I’ll try to post in the next days some material to start a discussion, but of course I’d be very happy if someone want to use this space (or elsewhere) to share some ideas before the actual meeting. Also, please, circulate the information to cultural evolutionists and EHBEA-goers who happen to not read this blog (shame on them).

See you in Bristol!

“Journal of Cultural Evolution”, anyone?

I admit this is due to my current situation (i.e. I have a couple of papers I don’t know where to submit), but I am wondering if it may not be of a more general interest.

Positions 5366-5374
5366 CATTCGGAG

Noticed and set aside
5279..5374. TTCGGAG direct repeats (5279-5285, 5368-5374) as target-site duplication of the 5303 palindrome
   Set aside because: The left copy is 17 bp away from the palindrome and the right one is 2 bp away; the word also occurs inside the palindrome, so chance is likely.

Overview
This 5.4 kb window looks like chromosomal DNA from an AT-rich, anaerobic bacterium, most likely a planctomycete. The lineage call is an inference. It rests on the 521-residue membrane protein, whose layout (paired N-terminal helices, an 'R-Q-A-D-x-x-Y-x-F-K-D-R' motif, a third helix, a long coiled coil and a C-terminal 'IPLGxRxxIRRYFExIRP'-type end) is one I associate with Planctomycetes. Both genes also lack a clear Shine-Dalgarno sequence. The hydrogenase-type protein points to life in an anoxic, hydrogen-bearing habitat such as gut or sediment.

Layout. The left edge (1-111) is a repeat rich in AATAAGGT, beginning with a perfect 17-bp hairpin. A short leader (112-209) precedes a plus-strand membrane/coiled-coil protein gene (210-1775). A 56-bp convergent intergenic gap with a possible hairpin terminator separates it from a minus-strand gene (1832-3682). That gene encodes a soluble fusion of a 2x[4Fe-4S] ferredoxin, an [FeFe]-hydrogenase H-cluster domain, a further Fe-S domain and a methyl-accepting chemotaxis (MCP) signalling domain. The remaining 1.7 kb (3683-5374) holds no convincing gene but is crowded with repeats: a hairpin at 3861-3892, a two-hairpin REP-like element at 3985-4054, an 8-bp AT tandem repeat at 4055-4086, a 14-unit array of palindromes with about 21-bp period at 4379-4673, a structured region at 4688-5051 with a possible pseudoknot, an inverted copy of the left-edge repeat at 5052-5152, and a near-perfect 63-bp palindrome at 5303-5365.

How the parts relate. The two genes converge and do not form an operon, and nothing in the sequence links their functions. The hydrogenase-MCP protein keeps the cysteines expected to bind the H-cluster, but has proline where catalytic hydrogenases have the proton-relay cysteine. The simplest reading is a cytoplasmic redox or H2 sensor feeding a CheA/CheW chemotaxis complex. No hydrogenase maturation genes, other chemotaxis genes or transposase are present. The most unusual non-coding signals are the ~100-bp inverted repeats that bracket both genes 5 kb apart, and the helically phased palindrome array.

A quite coherent field – scientific and (with nuances) evolutionary study of culture – had grown in recent years. I am referring to works à la Boyd and Richerson – if you are reading this you know what I mean – or to the use of phylogenetic methods for studying culture and language, but also to works inspired by “scientifically-oriented” cognitive anthropologists such Dan Sperber, Pascal Boyer, etc., or, more generally, the use of experiments and mathematical or computer models to study cultural dynamics. Finally, and this is an even more recent development, the availability of, and ease to access vast amounts of data, either because they are only now produced (e.g. twitter) or because they are accessible thanks to digitalisation (e.g. google ngram), opened new perspectives, with works from statisticians, or people specialised, for example, in machine learning or network theory, being very relevant for the study of cultural evolution.